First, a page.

The Spurs' Fourth Quarter: The Real Story We Should Remember from Game 1 of the NBA Finals
There were almost five full days between the end of the Western Conference Finals and the beginning of the NBA Finals. We all had more than enough time to speculate about how the Spurs and Heat stacked up, to dissect the x-factors from one side and the other, to debate legacies, and to give our predictions as to how this whole thing would play out.
For all the articles that were written, and for every angle that was taken, not one mentioned the temperature of the gyms the games would be played in, and I can’t think of one that discussed LeBron James’ proneness to cramping.
Now it’s all we’ll hear about for the rest of this series and probably beyond.
Things started to go a bit off the rails in the early going of the game, as a few scattered spectators could be seen fanning themselves off. Within a matter of minutes, every single person who could get their hands on something seemed to be fanning themselves with it, and everyone with a voice, whether it be in announcing the game or in 140-character Twitter blurbs, was talking about just how hot it was at the AT&T Center.
It was soon learned that the air conditioning in the building was on the fritz, and it looked like everyone would have to soldier on through the temperature; both those playing the game and those covering it. Heat puns ranged from terrible to insufferable and everyone seemed to stop paying attention to the excellent game that was breaking out to make jokes and tell stories about just how hot it was. To make matters worse, the best basketball player in the world got a cramp so bad that he could barely move, and had to exit a two-point game with four minutes left.
Twitter then transitioned from terrible heat puns to a fiery debate about cramping, with one side lambasting James for succumbing to his body basically shutting down, and the other lambasting those doing the lambasting for said lambasting.
It wasn’t pretty.
I’ll save you the soap boxing and pontificating, as I’m sure there are a million other places to find that stuff on the Internet today. Besides, we’re called numberFire for a reason. We care about the numbers more than we care about hearing ourselves talk about cramping, toughness in sports, and what makes a man.
Besides, while the world was caught up in cramping, the Spurs were beating the heat, beating the Heat, and beating records. That’s the story we should be following.
There were several interesting stories buried beneath all the ones about the temperature and the tendencies of the human body. Tim Duncan went and had the first performance of 20-plus points, 10-plus rebounds, and greater than or equal to 90% shooting from the field in the NBA Finals in over 40 years (in fact, he joined Wilt Chamberlain and Bill Russell as the only players to have ever accomplished that feat). Manu Ginobili became the first bench player to go for 15-plus points and 10-plus assists when he dropped 16 and 11. Even LeBron himself joined Michael Jordan and Kobe Bryant in the 4,000-point, 1,000-rebound, 1,000-assist club in the playoffs.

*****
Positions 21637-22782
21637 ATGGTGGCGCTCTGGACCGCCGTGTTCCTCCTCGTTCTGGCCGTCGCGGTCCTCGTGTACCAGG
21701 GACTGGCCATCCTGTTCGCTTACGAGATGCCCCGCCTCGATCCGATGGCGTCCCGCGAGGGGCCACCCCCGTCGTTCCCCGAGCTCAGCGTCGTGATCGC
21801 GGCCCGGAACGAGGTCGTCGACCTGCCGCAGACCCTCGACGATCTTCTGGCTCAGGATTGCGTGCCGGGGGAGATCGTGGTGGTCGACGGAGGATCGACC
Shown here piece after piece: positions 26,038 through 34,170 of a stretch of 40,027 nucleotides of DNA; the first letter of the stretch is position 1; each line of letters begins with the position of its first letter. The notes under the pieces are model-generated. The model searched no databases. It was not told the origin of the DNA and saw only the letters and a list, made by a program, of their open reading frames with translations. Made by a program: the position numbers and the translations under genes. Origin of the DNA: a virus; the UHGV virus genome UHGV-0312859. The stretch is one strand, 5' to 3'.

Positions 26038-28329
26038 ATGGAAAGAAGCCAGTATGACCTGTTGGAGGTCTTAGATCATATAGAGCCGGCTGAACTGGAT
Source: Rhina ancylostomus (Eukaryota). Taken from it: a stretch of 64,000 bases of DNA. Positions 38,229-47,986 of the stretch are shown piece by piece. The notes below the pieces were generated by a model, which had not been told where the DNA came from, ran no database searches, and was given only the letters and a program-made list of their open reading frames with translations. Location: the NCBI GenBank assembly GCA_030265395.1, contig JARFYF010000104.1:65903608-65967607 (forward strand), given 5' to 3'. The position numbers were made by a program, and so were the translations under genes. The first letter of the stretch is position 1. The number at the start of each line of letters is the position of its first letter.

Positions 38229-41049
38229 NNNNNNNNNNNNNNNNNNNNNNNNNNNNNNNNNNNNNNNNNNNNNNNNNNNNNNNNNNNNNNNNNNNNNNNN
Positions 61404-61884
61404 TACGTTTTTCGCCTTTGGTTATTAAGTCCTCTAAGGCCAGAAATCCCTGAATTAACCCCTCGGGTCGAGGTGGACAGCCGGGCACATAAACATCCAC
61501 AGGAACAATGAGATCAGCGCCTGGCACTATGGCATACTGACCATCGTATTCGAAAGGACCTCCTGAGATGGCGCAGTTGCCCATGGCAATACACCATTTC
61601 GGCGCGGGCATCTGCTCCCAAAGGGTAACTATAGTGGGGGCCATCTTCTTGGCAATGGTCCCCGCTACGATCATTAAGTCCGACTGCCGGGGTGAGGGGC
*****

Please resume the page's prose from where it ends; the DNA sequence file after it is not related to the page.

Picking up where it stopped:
History is great and all, but what I'll remember from this game is the absolute clinic the Spurs put on in the fourth quarter.
The Heat entered the fourth up four and with a 62.67% likelihood of winning (according to our algorithms). Their lead then reached as high as seven points after a four-point play by Chris Bosh. The Heat looked well on their way to wrecking the Spurs’ streak of 10 straight Game 1 victories, 8 in a row at home during these playoffs, and the last 7 in a row at home by 15-plus points.
Then the Spurs dropped the proverbial hammer and added one more to each of those streaks, winning Game 1 by a score of 110-95.
San Antonio outscored Miami 36-17 in the fourth, and did it with only 20 possessions (resulting in a 177.2 offensive rating), including 26 points scored in the final 12 possessions (of which they turned the ball over once and missed one shot, but converted on every single other one).
They shot 14 of 16 from the field in the frame, 6 of 6 from long range, and 2 of 3 from the charity stripe. The resulting effective field goal percentage (weighted twos and threes) was 106.3% and the true shooting percentage (twos, threes, and free throws) was 103.9%. They had a nearly flawless frame, and essentially broke the metrics we use to measure efficiency.
Of those 14 made shots, 12 of them were assisted, resulting in an 85.7% assist percentage. They went 7 of 8 in the restricted area, 6 of 6 from deep, and 1 of 2 from mid-range. Their shot chart from the fourth should go next to the word “efficiency” in the dictionary of basketball. It shows how they favored shots near the basket (those are easier!) and from long range (those are worth more points!) over those from mid-range (those are almost as difficult as threes, but are worth the same as those near the basket!).
Ginobili was the only Spur to take a shot in the frame and not convert any, going 0 for 1 from the field (he's that one red spot above). But he’s forgiven for dishing out six assists in the quarter. Beyond that, Tony Parker was 3 for 4 and everyone else was perfect. The Spurs got 1 for 1 from Boris Diaw, 4 for 4 from Danny Green, and 2 for 2 apiece from Kawhi Leonard, Tiago Splitter, and Duncan. Parker hit one of the threes, Kawhi chipped in two, and Green chucked in three (he must've gotten the memo about activating Finals mode).
While the next few days will likely be filled with anecdotes about hydration, arguments about masculinity, and whole lot more heat puns, try not to forget one thing: We just witnessed one of the best quarters in NBA history, and that’s what's worth remembering.
Is it Sunday yet?